In this Platonic dialogue Phaedo is asked by his friend Echecrates if he was at Socrates’ execution and to tell him how it happened and what Socrates did and said before it. Phaedo happily indulges him by explaining that Socrates before his execution was as talkative and philosophical as usual.
Cebes and Simmias (followers of Socrates) argue with Socrates about his execution, and whether he ought to take his own life (suicide), Socrates explains how his body is like a guardhouse, while his soul is the ever watchful sentry on duty, and to commit suicide would be to abandon his duty. He then explains that as a philosopher one should not fear death, as the soul is immortal and will live on, this leads to his theory on recollection and immortality which alludes to Plato’s theory of forms (in the sense that Plato may be hinting that he himself formed his idea of the theory of forms from Socrates).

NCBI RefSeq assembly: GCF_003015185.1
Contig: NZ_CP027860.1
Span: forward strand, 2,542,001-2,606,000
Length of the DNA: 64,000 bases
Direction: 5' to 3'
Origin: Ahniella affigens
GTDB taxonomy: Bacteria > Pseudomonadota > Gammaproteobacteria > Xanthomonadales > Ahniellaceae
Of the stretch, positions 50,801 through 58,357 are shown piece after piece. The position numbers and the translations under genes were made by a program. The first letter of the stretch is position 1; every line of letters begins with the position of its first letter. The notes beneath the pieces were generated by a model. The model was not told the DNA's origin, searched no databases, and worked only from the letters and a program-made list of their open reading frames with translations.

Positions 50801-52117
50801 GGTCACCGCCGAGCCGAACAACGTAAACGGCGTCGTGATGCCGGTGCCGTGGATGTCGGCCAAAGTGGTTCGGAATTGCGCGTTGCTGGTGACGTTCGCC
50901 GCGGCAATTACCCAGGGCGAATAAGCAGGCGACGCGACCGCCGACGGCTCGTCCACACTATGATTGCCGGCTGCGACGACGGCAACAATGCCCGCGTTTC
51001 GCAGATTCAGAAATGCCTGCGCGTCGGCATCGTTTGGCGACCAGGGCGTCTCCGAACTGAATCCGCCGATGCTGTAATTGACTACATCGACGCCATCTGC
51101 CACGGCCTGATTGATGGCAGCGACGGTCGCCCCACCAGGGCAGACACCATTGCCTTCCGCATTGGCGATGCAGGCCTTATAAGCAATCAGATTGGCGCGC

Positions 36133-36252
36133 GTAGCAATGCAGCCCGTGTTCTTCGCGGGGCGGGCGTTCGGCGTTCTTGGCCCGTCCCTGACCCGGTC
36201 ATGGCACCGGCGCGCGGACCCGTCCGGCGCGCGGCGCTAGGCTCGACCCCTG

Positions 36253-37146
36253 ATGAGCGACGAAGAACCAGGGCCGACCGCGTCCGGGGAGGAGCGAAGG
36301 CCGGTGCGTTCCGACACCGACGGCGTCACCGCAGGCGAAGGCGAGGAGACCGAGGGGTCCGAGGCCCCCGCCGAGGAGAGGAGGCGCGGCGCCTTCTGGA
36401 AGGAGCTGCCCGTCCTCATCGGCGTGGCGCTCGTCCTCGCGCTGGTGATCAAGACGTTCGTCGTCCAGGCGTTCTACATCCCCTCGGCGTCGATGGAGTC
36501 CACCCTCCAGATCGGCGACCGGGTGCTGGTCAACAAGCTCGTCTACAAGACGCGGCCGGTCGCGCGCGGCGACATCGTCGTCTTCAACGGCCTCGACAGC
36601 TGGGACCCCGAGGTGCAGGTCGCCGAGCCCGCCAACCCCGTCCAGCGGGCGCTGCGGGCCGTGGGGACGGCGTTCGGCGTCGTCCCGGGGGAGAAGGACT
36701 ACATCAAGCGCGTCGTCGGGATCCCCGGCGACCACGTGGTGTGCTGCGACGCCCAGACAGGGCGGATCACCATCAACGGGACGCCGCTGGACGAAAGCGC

Socrates then warns against misology, which is the hatred of argumentation. He compares it to misanthropy, the hatred of humankind, where the misanthrope hates people not because people deserve to be hated, but because that misanthrope cannot handle people, nor judge them effectively enough to avoid the bad traits of people. Thus the misologist, just like the misanthrope, is a failing of the rational mind to be effective and mature. Socrates then takes criticism from Cebes and Simmias and attempts to refute them, which leaves the reader asking many questions and wanting to reread this dialogue, which is why it is so great and effective as a philosophical work.